For Immediate Release, February 18, 2010
Government Study: Elevated Uranium Levels in Grand Canyon's Watershed
GRAND CANYON NATIONAL PARK A series of studies released today by the United States Geological Survey show elevated uranium levels in wells, springs, and soil in and around uranium exploration and mining sites within the watershed feeding Grand Canyon National Park and the Colorado River. The agency conducted the monitoring to provide information for an environmental impact statement that is analyzing a proposed 20-year mineral withdrawal that would protect nearly 1 million acres of public land surrounding Grand Canyon National Park from future mining activities.
These reports demonstrate unequivocally that uranium mining should not proceed in these environmentally sensitive lands,” said Stacey Hamburg of the Sierra Club's Grand Canyon Chapter. “Contaminated lands and waters around the Grand Canyon are not what we want for the future of northern Arizona. Cleaning up contaminated sites should be the government’s first priority.”
Elevated uranium levels consistently exceed natural background levels in and around exploration and old mining sites – sometimes, as in the case of the Kanab North mine, by as much as 10 times. Elevated uranium levels were also detected near the old “Hack” uranium-mine complex, which the Bureau of Land Management actively promotes on its Web site as a model of good mine reclamation (see video here). Reclaimed in the 1980s, the mines are located in Hack Canyon, a tributary to Kanab Creek and the Grand Canyon and Colorado River.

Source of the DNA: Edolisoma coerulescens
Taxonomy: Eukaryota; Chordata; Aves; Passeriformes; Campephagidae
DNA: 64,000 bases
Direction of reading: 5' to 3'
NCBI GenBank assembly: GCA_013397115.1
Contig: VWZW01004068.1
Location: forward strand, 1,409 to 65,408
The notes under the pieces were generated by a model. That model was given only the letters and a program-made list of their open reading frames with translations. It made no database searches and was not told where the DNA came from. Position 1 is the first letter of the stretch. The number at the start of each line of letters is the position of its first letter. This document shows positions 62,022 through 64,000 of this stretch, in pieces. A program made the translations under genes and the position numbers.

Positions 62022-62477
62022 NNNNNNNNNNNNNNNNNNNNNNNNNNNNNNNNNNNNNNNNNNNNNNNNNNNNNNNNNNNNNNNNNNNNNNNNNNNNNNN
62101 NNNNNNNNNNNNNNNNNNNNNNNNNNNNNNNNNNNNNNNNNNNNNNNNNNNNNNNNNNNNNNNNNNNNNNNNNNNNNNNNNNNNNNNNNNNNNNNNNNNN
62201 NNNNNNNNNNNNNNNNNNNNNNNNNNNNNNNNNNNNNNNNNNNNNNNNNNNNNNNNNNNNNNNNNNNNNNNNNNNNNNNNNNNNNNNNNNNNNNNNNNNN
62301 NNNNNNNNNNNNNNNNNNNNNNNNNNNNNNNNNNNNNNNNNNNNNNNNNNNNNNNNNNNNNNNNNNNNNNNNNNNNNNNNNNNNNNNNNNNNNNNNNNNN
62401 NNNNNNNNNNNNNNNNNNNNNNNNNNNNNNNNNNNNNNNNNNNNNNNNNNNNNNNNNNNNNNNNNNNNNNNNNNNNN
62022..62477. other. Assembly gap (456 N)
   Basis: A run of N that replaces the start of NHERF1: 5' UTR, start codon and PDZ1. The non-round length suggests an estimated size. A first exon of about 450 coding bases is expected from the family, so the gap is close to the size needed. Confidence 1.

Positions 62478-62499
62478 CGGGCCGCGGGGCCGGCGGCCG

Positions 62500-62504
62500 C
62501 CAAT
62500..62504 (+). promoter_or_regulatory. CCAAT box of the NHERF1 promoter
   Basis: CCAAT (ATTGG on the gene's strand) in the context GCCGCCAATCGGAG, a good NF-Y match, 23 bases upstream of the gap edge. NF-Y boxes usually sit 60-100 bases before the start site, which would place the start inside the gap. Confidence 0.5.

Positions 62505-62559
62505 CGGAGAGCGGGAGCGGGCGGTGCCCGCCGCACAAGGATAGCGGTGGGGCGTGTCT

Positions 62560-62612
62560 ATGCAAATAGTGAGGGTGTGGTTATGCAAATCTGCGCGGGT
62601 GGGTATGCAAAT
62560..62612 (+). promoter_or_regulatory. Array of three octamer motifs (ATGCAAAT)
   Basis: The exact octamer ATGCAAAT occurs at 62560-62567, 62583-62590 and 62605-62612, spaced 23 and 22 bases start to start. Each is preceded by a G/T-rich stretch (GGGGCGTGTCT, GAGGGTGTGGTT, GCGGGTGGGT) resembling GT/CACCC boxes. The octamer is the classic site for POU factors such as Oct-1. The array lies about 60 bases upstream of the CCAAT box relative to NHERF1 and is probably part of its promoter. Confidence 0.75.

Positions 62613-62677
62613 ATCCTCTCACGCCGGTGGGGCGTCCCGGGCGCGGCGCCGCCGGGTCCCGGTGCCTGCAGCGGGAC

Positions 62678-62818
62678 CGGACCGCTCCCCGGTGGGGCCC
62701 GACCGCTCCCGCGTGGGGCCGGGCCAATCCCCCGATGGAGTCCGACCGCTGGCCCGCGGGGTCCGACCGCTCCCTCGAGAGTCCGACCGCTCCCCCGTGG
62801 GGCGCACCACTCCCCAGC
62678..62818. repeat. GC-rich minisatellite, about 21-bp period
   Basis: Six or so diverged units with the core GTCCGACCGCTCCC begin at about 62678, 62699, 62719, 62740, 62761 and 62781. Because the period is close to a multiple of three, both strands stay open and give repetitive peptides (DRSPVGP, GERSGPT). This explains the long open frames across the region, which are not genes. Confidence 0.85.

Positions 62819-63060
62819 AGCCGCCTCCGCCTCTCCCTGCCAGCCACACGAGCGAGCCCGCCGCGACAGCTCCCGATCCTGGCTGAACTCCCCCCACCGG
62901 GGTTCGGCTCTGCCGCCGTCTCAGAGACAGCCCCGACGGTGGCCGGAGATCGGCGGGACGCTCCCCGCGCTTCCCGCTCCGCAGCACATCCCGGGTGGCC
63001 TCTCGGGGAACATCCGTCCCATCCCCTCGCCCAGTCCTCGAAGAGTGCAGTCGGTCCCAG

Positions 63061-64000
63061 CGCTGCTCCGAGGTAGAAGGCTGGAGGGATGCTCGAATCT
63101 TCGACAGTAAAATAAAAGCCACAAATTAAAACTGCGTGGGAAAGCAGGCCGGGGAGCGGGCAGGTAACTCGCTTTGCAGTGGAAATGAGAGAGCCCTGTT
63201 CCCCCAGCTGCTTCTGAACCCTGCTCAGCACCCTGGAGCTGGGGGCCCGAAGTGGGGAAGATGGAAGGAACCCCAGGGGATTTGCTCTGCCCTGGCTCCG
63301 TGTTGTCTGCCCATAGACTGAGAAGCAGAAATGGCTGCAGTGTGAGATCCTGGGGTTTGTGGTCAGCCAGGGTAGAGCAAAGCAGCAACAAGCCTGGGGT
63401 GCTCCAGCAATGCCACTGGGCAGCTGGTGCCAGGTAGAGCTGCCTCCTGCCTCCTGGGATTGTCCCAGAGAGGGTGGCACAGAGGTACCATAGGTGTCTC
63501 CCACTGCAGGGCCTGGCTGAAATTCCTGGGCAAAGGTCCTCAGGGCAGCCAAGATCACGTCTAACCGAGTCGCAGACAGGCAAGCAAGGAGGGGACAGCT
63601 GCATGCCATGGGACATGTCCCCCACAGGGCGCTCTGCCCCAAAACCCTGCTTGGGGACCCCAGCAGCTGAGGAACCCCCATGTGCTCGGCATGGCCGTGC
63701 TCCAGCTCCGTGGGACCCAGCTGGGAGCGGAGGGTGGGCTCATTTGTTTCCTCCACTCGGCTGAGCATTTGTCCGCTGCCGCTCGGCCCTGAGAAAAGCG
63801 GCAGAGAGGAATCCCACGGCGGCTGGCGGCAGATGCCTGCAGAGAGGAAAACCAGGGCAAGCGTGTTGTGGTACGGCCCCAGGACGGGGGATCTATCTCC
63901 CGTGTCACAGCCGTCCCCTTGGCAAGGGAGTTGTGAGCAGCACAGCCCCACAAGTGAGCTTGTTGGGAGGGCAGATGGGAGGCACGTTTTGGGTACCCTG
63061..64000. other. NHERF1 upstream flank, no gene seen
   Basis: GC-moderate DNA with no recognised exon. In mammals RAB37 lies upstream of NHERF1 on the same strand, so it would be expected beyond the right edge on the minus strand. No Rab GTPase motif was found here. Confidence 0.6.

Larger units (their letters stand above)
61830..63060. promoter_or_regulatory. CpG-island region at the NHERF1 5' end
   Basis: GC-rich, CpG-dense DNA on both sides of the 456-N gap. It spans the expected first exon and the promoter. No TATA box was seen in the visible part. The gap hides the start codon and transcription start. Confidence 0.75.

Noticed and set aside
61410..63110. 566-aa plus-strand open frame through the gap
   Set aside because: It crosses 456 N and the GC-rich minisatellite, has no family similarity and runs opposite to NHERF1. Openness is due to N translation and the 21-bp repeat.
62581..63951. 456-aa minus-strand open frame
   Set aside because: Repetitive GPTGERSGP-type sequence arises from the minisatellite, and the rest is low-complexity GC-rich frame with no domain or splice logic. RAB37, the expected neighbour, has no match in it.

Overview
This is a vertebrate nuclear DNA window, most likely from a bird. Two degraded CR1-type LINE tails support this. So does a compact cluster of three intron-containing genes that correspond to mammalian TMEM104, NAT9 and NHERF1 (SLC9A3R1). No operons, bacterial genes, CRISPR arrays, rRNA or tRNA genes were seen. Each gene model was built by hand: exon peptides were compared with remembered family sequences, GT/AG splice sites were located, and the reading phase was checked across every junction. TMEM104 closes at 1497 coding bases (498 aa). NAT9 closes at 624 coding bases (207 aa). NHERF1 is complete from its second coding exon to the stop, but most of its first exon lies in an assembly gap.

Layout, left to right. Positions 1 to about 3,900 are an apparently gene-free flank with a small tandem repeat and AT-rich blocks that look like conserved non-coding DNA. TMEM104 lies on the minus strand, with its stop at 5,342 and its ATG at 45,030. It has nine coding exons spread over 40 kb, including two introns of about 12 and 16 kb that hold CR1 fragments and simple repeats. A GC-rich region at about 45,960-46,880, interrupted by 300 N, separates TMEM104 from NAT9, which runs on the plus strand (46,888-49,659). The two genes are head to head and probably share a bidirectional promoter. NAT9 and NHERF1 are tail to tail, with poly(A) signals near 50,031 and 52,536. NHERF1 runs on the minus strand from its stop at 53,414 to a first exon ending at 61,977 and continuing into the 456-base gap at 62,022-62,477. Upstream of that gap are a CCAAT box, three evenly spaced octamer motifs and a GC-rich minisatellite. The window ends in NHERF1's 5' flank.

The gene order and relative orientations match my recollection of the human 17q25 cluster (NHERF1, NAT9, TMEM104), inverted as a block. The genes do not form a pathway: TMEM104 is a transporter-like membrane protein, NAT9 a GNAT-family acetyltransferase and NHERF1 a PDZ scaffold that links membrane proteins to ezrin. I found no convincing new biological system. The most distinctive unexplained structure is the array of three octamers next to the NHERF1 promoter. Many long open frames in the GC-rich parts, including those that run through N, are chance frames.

Uranium mining has already contaminated lands and waters in and around Grand Canyon, and today’s research confirms that new uranium mining would threaten aquifers that feed Grand Canyon’s springs, the Colorado River, and nearly 100 species of concern,” said Taylor McKinnon of the Center for Biological Diversity. “These risks aren’t worth taking – and they’re risks neither the government nor industry can guarantee against.”
Elevated uranium levels were also detected at another nearby old mine that the Bureau has said it will allow to reopen without updating 1980s-era federal environmental reviews. The first such opening, of Denison Mines’ Arizona 1 mine, provoked a lawsuit in November from conservation groups seeking updated reviews.
Fifteen springs and five wells exhibited dissolved uranium concentrations greater than the Environmental Protection Agency maximum for drinking water; hydrogeologists have warned that new mining could deplete and pollute water in aquifers and connected springs. Today’s report concludes that: “Uranium mining within the watershed may increase the amount of radioactive materials and heavy metals in the surface water and groundwater flowing into Grand Canyon National Park and the Colorado River, and deep mining activities may increase mobilization of uranium through the rock strata into the aquifers. In addition, waste rock and ore from mined areas may be transported away from the mines by wind and runoff.”